October 13, 2021
A bull elk that had been running around the Colorado wilderness with an old tire around his neck the past two years has finally been set free.
On Saturday, Oct. 9, Colorado Parks and Wildlife officers were able to tranquilize the 600-pound elk and remove the tire, ending a saga that began in July 2019, when officers first became aware of the animal. The elk had been tracked and spotted several times since in Park and Jefferson counties, disappearing for long periods of time in between, particularly in the winter.
During the rescue, wildlife officers Dawson Swanson and Scott Murdoch cut off the elk's antlers to remove the tire, which despite ringing its neck for so long, left remarkably little mark. "The hair was rubbed off a little bit, there was one small open wound maybe the size of a nickel or quarter, but other than that it looked really good," Murdoch said in a CPW account of the rescue. "I was actually quite shocked to see how good it looked."
The elk had five points on each antler beam and is believed to be 4 1/2 years old. It was tranquilized and the tire was removed around 8 p.m. Saturday night about one mile south of Pine Junction in central Colorado.
The wildlife agency believes the elk likely acquired the tire before it had antlers when it was very young, or when it shed its antlers during the winter. When the tire was removed, it had about 10 pounds or more of wet pine needles and dirt inside.
The Elk Saga Begins
Wildlife officer Jared Lamb first saw the distressed bull while on a population survey of Rocky Mountain bighorn sheep and mountain goats in the Mountains Evans Wilderness in July 2019, the agency said. Lamb saw the elk through a spotting scope; it appeared to be around 2 years old.
More sightings came over the next year, including three trail-cam images (two of them near Conifer, Colo.) in the summer of 2020.
"Being up in the wilderness, we didn’t really expect to be able to get our hands on the elk just because of the proximity or the distance away from civilization," Murdoch said. "It is harder to get the further they are back in there and usually the further these elk are away from people, the wilder they act. That certainly played true the last couple of years, this elk was difficult to find, and harder to get close to."
Four attempts were made in May and June 2021 to catch up with the bull in the Pleasant Park area of Conifer. More sightings were reported in September and October near Pine, Colo.
Despite wearing the tire for so long, the elk "was acting as expected from a wild animal, not wanting to be around human presence," the agency said.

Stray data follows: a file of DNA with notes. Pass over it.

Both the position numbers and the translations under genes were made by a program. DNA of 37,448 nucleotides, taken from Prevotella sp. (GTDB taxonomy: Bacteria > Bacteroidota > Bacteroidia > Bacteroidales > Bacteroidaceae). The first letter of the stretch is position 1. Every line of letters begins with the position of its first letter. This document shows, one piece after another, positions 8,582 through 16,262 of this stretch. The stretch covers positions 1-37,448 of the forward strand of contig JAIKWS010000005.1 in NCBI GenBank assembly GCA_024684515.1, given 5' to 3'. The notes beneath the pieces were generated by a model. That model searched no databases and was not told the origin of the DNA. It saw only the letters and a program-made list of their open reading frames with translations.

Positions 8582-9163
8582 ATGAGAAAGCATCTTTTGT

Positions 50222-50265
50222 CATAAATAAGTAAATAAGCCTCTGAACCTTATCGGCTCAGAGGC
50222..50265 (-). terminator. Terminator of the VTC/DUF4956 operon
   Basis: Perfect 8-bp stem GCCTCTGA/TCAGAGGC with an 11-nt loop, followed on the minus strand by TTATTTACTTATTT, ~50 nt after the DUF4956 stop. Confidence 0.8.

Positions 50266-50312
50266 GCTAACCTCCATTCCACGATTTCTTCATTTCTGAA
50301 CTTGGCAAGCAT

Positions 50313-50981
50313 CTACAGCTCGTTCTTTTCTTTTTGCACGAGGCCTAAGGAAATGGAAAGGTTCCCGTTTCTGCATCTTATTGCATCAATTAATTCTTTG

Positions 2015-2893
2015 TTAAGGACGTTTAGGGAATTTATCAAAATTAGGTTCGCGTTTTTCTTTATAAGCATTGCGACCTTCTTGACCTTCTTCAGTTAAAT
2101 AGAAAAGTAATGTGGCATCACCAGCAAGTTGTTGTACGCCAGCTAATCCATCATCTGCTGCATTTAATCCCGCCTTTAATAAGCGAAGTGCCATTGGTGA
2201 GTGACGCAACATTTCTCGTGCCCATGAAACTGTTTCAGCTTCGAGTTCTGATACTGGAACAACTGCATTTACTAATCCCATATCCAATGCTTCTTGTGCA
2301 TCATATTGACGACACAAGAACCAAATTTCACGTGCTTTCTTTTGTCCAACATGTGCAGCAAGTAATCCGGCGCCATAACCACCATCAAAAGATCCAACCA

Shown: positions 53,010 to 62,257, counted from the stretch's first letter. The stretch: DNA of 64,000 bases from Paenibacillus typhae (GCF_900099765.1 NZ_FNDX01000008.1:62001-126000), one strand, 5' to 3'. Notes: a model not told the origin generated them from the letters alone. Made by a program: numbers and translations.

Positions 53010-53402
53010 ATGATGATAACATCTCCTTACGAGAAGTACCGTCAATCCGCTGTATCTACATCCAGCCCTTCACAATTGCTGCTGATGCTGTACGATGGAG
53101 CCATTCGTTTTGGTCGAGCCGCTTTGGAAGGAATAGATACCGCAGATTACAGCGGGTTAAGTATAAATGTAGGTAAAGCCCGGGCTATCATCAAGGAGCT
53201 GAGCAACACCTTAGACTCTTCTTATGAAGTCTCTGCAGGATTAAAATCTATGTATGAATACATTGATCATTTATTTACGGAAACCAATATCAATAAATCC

"In the winter we weren't getting any reports of him," Murdoch said. "In the springtime, we would get an occasional report or see him in a little bachelor herd. The rut definitely made him more visible. There was a bigger bull in the group he was with on Saturday, but he is getting to be a decent-size bull."
Fourth Time the Charm
Saturday's rescue was the fourth attempt in a week to tranquilize the elk. Responding to a sighting from earlier in the day, Swanson found the bull in a group of elk and was able to get into position to tranquilize it.
"Tranquilizer equipment is a relatively short-range tool and given the number of other elk moving together along with other environmental factors, you really need to have things go in your favor to have a shot or opportunity pan out," Swanson said. "I was able to get within range a few times that evening. However, other elk or branches blocked any opportunities. It was not until shortly before dark that everything came together and I was able to hit the bull with the dart. Once the bull was hit with the dart, the entire herd headed back into the thick timber. This is where I was able to find the bull."
- Watch: CPW video (below) about the rescue
With help from Murdoch and local residents, Swanson said the tire was removed and the elk was back on its feet "within a matter of a few minutes" after the tranquilizer reversal was administered.
Murdoch said it was difficult removing the tire even with cutting the antlers. Officers couldn't cut the tire because of the steel in the inner ring of the tire.
"We would have preferred to cut the tire and leave the antlers for his rutting activity, but the situation was dynamic and we had to just get the tire off in any way possible."
The saga provides a lesson for humans living responsibly among wildlife. Animals can be injured or entangled in man-made obstacles like "swing sets, hammocks, clothing lines, holiday lighting, furniture, tomato cages, chicken feeders, laundry baskets, soccer goals or volleyball nets, and yes, tires," the CPW said. Wildlife officers have seen instances where people feed animals who come in and put their heads in things and then walk away with them on their heads.
Read more about this incredible story on the CPW website